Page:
That only 37% of the population in 2009 found evolution convincing led Theos to comment on this 'sorry state of affairs' and Richard Dawkins to speak of a 'worrying level of scientific ignorance among Britons'[3].  Time, then, for the ideologues to redouble their efforts to 'rescue Darwin' and sort out the poor souls who just don't get it.  Mind you, with the universities and the media completely on board, you could be forgiven for wondering what else they might do.  If that combination can't get better commitment figures, what could?

Monday, March 3, 2014

Global Warming – Where Do We Go From Here? April 12th

CFI UK and Conway Hall present

Global Warming – Where Do We Go From Here?

Radical ideas ad suggestions on how to respond to the threat of global warming from some of the UK’s leading experts and campaigners.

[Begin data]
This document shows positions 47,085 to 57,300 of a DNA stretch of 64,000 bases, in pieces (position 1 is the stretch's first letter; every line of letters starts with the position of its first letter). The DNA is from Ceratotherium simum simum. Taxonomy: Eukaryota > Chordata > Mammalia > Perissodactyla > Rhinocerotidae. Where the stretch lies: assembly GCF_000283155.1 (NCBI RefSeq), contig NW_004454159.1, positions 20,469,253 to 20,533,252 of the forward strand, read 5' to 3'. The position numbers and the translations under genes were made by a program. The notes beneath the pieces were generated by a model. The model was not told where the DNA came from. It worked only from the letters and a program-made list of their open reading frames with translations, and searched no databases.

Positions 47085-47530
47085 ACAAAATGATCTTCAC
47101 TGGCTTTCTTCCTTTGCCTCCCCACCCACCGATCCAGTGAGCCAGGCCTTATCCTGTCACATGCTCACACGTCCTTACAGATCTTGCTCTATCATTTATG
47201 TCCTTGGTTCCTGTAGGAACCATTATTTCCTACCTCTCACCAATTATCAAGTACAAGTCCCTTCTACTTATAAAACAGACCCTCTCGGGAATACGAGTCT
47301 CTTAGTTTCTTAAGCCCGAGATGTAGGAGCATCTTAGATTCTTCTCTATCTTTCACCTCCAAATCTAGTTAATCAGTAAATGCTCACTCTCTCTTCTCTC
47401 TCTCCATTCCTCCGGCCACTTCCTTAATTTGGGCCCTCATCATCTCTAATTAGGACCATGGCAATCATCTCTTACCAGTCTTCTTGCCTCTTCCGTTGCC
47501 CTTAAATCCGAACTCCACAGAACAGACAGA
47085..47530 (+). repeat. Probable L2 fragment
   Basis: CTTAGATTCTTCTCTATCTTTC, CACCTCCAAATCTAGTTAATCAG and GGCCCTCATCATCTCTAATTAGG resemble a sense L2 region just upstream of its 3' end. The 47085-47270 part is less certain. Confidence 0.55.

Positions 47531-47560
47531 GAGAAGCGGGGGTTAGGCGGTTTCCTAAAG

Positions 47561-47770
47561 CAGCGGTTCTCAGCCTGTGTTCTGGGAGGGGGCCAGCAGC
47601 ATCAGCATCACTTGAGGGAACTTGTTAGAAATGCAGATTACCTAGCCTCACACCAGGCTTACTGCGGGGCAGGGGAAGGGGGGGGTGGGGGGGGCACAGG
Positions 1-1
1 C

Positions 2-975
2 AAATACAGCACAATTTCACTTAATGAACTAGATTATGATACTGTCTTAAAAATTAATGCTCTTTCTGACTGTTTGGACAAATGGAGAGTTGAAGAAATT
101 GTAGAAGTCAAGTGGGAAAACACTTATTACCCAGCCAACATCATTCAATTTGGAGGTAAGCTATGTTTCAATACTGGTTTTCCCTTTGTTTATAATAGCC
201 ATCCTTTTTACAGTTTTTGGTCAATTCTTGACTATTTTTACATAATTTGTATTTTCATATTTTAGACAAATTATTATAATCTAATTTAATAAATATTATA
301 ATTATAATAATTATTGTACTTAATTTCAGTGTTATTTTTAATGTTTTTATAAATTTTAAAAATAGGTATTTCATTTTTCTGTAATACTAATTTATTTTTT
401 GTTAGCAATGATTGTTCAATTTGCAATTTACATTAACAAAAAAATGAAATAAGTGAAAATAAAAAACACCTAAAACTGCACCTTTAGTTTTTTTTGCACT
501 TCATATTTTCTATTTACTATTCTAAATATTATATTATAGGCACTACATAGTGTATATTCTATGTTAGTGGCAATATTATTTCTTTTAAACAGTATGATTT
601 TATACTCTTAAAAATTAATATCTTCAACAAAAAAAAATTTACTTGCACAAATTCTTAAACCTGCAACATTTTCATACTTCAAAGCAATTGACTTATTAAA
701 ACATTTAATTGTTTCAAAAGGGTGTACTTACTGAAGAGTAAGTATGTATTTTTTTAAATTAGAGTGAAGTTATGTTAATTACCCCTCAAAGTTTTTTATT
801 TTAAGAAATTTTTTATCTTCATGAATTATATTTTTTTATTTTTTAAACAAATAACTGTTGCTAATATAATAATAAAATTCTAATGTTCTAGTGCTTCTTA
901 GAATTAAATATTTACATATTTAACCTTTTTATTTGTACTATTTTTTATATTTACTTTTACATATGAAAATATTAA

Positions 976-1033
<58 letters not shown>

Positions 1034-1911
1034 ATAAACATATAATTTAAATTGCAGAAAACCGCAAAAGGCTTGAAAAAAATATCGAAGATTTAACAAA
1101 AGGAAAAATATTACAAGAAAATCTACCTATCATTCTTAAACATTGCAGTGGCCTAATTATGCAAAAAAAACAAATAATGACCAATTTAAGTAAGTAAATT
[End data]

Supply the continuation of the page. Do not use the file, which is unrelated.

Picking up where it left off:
Organized and presented by Stephen Law.

April 12th, 2014

Conway Hall
Red Lion Square
London WC1R 4RL
Near Holborn Tube

£10 (£5 students) free to friends of CFI UK.

Tickets available online at:

10.30 Registration

11am Dr Mayer Hillman. Senior Fellow Emeritus, Policy Studies Institute, London. What do we do now that society is demonstrating all too clearly its strong preference for downplaying the significance and implications of climate change?

12.00 Dr Rupert Read. Philosopher and Green activist. Rupert will speak about global over-heat, the end of denialism, and the self-destruction of libertarianism in relation to this issue - and a possible way forward, in terms of guardians for future people. (lunch)

1.45 Dr Vicky Pope. The Met Office. Vicky was a founding member of the Met Office Hadley Centre and is a member of the Advisory Board on the UNEP early warning project on climate related hazards. She will present an overview of the latest science from the IPCC report and talk about its relevance for the UK. Vicky will give some idea of weather extremes we might expect.

2.45 Saci Lloyd is an Ecological activist and internationally-acclaimed writer. She is the author of Carbon Diaries.

3.45 End

CFI UK reserves the right to change the programme.

Centre for Inquiry UK events at Oxford Literary Festival 2014

Bruce Hood

Introduced by Stephen Law

The Self Illusion: Why There is No You Inside Your Head

Saturday 22 March 2014